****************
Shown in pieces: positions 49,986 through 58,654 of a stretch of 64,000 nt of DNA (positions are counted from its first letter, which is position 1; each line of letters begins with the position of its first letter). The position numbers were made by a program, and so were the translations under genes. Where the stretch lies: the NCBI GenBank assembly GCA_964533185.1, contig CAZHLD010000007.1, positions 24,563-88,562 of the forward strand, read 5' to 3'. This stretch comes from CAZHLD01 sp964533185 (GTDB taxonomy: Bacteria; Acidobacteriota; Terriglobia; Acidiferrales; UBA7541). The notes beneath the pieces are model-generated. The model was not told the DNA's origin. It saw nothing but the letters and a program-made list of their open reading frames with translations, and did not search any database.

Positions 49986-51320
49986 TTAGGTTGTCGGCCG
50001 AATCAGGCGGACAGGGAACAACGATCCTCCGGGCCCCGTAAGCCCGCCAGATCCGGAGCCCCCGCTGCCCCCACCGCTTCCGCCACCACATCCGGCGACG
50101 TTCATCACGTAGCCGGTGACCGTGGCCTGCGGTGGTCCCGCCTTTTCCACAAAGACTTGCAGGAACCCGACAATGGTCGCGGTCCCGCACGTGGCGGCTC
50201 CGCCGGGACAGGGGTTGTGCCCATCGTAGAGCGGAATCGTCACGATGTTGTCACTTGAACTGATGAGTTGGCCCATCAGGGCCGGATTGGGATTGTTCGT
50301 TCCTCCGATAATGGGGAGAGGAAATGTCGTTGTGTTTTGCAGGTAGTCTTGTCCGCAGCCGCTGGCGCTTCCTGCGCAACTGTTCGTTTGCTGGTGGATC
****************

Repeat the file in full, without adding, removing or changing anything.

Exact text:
Shown in pieces: positions 49,986 through 58,654 of a stretch of 64,000 nt of DNA (positions are counted from its first letter, which is position 1; each line of letters begins with the position of its first letter). The position numbers were made by a program, and so were the translations under genes. Where the stretch lies: the NCBI GenBank assembly GCA_964533185.1, contig CAZHLD010000007.1, positions 24,563-88,562 of the forward strand, read 5' to 3'. This stretch comes from CAZHLD01 sp964533185 (GTDB taxonomy: Bacteria; Acidobacteriota; Terriglobia; Acidiferrales; UBA7541). The notes beneath the pieces are model-generated. The model was not told the DNA's origin. It saw nothing but the letters and a program-made list of their open reading frames with translations, and did not search any database.

Positions 49986-51320
49986 TTAGGTTGTCGGCCG
50001 AATCAGGCGGACAGGGAACAACGATCCTCCGGGCCCCGTAAGCCCGCCAGATCCGGAGCCCCCGCTGCCCCCACCGCTTCCGCCACCACATCCGGCGACG
50101 TTCATCACGTAGCCGGTGACCGTGGCCTGCGGTGGTCCCGCCTTTTCCACAAAGACTTGCAGGAACCCGACAATGGTCGCGGTCCCGCACGTGGCGGCTC
50201 CGCCGGGACAGGGGTTGTGCCCATCGTAGAGCGGAATCGTCACGATGTTGTCACTTGAACTGATGAGTTGGCCCATCAGGGCCGGATTGGGATTGTTCGT
50301 TCCTCCGATAATGGGGAGAGGAAATGTCGTTGTGTTTTGCAGGTAGTCTTGTCCGCAGCCGCTGGCGCTTCCTGCGCAACTGTTCGTTTGCTGGTGGATC